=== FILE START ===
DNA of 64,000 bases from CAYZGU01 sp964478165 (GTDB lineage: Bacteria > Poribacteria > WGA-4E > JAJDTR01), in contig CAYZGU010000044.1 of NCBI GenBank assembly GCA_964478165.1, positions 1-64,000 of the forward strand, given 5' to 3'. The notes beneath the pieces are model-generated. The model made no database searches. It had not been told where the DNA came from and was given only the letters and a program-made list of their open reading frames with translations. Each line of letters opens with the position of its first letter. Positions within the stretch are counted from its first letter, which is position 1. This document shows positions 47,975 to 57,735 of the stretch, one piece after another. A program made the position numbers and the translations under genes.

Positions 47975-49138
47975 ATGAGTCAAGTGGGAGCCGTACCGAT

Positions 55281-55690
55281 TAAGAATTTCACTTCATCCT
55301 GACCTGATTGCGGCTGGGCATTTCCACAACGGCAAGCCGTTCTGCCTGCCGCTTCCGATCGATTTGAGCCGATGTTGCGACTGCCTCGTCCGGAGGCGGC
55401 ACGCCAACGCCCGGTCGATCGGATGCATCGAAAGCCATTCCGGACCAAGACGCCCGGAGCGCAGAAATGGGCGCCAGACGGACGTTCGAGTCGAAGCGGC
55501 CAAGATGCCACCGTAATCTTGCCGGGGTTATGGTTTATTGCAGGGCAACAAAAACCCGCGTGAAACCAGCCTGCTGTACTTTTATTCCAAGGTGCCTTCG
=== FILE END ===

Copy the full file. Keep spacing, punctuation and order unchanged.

DNA of 64,000 bases from CAYZGU01 sp964478165 (GTDB lineage: Bacteria > Poribacteria > WGA-4E > JAJDTR01), in contig CAYZGU010000044.1 of NCBI GenBank assembly GCA_964478165.1, positions 1-64,000 of the forward strand, given 5' to 3'. The notes beneath the pieces are model-generated. The model made no database searches. It had not been told where the DNA came from and was given only the letters and a program-made list of their open reading frames with translations. Each line of letters opens with the position of its first letter. Positions within the stretch are counted from its first letter, which is position 1. This document shows positions 47,975 to 57,735 of the stretch, one piece after another. A program made the position numbers and the translations under genes.

Positions 47975-49138
47975 ATGAGTCAAGTGGGAGCCGTACCGAT

Positions 55281-55690
55281 TAAGAATTTCACTTCATCCT
55301 GACCTGATTGCGGCTGGGCATTTCCACAACGGCAAGCCGTTCTGCCTGCCGCTTCCGATCGATTTGAGCCGATGTTGCGACTGCCTCGTCCGGAGGCGGC
55401 ACGCCAACGCCCGGTCGATCGGATGCATCGAAAGCCATTCCGGACCAAGACGCCCGGAGCGCAGAAATGGGCGCCAGACGGACGTTCGAGTCGAAGCGGC
55501 CAAGATGCCACCGTAATCTTGCCGGGGTTATGGTTTATTGCAGGGCAACAAAAACCCGCGTGAAACCAGCCTGCTGTACTTTTATTCCAAGGTGCCTTCG